Eduardo CesarA computer and a common scanner, of the type many people have at home, are the new tools for detecting milk adulteration, a type of fraud common in Brazil and other countries. The idea for this method comes from the Chemistry Department at the Federal University of São Carlos (UFSCar), motivated by the frequent reports in the press about adulteration of milk in various regions of Brazil. Coordinated by Professor Edenir Rodrigues Pereira Filho, with the new method the team can identify and quantify different concentrations of the main adulterants, such as water, hydrogen peroxide (oxygenated water), buttermilk, synthetic milk and urine, urea and caustic soda. The study, which had funding from FAPESP and the National Council for Scientific and Technological Development (CNPq), began in 2009 with the PhD proposal of one of Pereira’s students, Poliana Macedo dos Santos.
The use of digital images for the analysis of food has already been described in the scientific literature. It can be used to verify the quality of ham, to count lactobacilli in fermented milk and also to determine the size of rice grains. Inspired by these examples, the group at UFSCar obtained milk samples donated by a dairy company in the São Carlos region and tampered with them using the top five substances commonly used by tamperers, in concentrations of 5% to 50%. One of them, tap water, is used to increase volume, and thus to increase profits. Buttermilk, however, which is a byproduct from the manufacture of cheese, is added to milk to mask the addition of water and maintain the concentration of protein within the range defined by Brazilian legislation (2.9%).
The synthetic urine used in the experiment—a mixture of salts, water and other substances commonly found in urine, such as urea and creatinine—has the same purpose. The main objective is to mask the addition of water. The fourth fraudulent substance is synthetic milk, a contaminant consisting of a mixture of water, detergent, oil, and urea, used for the same reason as buttermilk. The final product used in adulteration, hydrogen peroxide, inhibits bacterial growth and thus prolongs shelf life.
After being tampered with, the samples were placed in glass beakers and drops of bromophenol, a blue die, were added to improve the color contrast between normal and adulterated samples of milk because the bluish tone varies depending on the concentration of the contaminant. “The beakers were placed on the glass of a printer scanner to generate digital images,” explains Pereira. Each of the mixtures resulted in an image in the jpg (Joint Photographic Experts Group) format. In this way, about a thousand images were obtained, each corresponding to a different type of adulteration.
Infographic: Ana pAula CmaposComparing images
The images were stored on a computer. When you want to test a sample, you need to scan a beaker containing a little bit of milk in order to generate an image. Using special software, it is compared with the thousand previously stored images. One can identify if the new sample is the same as one of the test samples, thus detecting fraud. If the contaminant does not match a stored image, the program cannot identify it, but it can determine that the milk is not pure.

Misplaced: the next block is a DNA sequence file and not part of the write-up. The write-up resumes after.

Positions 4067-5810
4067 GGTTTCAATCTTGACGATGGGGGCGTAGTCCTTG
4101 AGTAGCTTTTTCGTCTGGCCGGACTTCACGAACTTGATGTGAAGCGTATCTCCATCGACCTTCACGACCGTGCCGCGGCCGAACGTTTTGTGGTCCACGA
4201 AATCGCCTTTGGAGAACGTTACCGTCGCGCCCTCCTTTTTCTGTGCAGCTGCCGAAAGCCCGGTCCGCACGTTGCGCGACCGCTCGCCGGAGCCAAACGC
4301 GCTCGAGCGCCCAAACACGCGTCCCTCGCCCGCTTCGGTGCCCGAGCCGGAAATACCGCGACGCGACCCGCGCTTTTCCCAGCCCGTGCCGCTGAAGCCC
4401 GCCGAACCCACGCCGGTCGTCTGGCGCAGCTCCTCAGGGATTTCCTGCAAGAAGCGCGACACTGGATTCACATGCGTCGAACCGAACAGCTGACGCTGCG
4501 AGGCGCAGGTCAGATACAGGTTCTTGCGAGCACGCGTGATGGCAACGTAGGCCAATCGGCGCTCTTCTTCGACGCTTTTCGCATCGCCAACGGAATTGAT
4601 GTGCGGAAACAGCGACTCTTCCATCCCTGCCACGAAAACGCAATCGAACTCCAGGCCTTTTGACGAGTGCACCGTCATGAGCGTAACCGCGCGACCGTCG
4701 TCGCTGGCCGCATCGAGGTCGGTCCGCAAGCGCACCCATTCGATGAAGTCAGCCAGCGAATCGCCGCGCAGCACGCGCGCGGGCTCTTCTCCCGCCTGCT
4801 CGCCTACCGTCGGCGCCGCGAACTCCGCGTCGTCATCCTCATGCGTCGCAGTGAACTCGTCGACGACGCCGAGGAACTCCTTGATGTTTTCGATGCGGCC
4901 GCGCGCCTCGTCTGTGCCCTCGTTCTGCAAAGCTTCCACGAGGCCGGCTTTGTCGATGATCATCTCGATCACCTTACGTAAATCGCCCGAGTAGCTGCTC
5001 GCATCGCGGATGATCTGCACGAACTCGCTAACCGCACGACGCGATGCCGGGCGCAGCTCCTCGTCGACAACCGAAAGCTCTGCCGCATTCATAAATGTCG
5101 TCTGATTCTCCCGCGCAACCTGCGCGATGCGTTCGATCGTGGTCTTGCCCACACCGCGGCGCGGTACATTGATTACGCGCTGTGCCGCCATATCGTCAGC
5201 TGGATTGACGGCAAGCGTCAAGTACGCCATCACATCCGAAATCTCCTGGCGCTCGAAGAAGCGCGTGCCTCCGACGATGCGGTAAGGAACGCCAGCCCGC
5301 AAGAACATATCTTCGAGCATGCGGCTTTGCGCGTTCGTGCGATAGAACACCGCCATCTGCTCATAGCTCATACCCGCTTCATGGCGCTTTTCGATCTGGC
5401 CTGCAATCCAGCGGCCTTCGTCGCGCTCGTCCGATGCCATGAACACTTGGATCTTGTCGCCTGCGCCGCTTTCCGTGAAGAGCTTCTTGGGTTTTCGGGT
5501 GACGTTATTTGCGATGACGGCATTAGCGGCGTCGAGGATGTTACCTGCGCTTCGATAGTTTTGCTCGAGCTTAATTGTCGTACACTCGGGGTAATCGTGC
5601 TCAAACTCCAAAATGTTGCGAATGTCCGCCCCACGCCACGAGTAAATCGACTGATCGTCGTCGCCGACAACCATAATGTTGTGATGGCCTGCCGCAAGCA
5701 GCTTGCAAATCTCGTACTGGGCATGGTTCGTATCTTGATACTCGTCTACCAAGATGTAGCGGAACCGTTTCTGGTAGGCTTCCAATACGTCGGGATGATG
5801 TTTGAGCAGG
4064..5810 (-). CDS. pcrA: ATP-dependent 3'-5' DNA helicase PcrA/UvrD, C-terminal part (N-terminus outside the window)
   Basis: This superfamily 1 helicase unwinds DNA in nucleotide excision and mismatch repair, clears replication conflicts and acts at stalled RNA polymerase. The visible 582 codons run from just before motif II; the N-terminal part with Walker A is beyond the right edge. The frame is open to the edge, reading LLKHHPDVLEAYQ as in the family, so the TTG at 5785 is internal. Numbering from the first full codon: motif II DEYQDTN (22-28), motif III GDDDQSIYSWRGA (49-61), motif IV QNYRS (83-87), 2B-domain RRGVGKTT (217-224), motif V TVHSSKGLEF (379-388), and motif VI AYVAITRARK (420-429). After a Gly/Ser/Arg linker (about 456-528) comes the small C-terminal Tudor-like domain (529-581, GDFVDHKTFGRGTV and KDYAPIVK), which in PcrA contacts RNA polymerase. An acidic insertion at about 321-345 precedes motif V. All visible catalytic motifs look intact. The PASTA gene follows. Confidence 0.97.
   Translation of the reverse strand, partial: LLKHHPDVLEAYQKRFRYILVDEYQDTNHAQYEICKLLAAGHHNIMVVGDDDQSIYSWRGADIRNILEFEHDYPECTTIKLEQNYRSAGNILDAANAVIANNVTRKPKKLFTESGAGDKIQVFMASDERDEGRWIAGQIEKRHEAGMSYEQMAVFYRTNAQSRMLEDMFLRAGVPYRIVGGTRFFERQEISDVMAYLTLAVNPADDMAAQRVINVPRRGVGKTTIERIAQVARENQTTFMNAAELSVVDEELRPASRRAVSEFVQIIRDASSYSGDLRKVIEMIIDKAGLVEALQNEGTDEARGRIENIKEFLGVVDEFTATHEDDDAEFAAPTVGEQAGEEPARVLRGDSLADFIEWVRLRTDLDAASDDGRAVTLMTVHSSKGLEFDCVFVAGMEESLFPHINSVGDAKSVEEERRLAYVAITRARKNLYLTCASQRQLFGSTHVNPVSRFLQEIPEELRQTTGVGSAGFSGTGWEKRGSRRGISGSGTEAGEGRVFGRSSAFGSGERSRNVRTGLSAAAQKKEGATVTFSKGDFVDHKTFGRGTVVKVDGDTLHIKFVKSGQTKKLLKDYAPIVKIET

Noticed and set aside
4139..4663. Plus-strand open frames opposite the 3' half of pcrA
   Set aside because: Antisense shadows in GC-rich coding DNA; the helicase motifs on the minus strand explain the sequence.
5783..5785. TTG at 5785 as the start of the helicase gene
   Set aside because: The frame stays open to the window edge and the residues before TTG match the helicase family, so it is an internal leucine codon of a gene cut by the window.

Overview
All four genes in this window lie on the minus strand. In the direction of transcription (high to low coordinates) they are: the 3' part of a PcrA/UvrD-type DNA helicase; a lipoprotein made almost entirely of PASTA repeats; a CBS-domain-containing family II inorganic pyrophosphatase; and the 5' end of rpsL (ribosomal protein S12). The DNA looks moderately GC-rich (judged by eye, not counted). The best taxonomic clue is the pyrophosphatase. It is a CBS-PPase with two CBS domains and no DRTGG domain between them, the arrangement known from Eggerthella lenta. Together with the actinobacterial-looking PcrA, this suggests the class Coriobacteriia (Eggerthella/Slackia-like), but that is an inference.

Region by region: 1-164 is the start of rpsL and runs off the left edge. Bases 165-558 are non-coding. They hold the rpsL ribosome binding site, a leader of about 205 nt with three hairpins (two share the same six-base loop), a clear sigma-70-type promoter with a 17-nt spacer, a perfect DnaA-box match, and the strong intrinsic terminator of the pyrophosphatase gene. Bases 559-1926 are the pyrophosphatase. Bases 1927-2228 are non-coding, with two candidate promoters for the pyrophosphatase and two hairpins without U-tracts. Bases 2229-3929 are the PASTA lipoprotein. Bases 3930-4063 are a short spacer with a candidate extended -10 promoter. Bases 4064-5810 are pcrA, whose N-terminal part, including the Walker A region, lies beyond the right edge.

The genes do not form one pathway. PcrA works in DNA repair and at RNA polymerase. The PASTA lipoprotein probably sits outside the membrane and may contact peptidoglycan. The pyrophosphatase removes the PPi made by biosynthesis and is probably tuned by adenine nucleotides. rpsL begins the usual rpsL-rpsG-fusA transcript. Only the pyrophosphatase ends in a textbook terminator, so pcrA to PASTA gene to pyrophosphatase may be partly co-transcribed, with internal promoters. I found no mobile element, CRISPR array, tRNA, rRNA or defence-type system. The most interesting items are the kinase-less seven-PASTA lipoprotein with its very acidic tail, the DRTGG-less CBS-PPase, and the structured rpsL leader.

According to data from the Brazilian Institute of Geography and Statistics (IBGE), 32.3 billion liters of milk were produced in Brazil in 2012. There is no precise data on fraud. “The percentage is around 10%,” says Pereira. “We only have information on cases reported in the media.” Globally, however, there is more data. In her dissertation, Santos cites a study conducted at the University of Michigan that showed that milk is one of the seven foods most susceptible to tampering, along with olive oil, honey, saffron, coffee, and apple and orange juices.
In Brazil, the quality of the product is monitored by local, state and federal agencies. Companies registered with the Federal Inspection Service (SIF) are authorized to engage in interstate or international trade and are monitored by the Ministry of Agriculture and Supply through periodic inspections or audits. These inspections cover manufacturing processes, compliance with good manufacturing practices and standard operating procedures. In addition, the ministry’s program Fighting Milk Fraud includes, among other things, analyses to detect hydrogen peroxide, starch, chlorides, acid neutralizers, sucrose, ethanol and buttermilk.
In her thesis, Santos says that the analyses of milk quality in Brazil are based on the calculation of some physical and chemical properties, such as acidity, fat, and dry extract, but these methods are often unable to directly detect if tampering occurred. In addition, the tests are time consuming, consume many chemical reagents and require specific, expensive equipment. This is why, according to the UFSCar researchers, the method they developed is better than other techniques because it is quicker, and tests can be done in real time. “Furthermore, the procedure we created is more likely to be portable and used in the field. Suspect samples could be sent to specialized laboratories for further testing,” says Pereira. To become marketable, the method still needs a company interested in developing it as a product.
Application of digital image and spectroanalytical techniques combined with chemometrics analysis to detect and quantify adulteration in bovine milk (nº 2009/01345-6); Grant Mechanism PhD Scholarship, Scholarship Recipient Poliana Macedo dos Santos; Coord. Edenir Rodrigues Pereira Filho; Investment R$111,668.91 (FAPESP).
SANTOS, P.M. et al. Digital image analysis – an alternative tool for monitoring milk authenticity. Analytical Methods. v. 5, p. 3,669-74. Aug. 2013.
SANTOS, P. M. et al. Scanner digital images combined with color parameters: a case study to detect adulterations in liquid cow’s milk. Food Analytical Methods. v. 5, p. 89-95. 2012.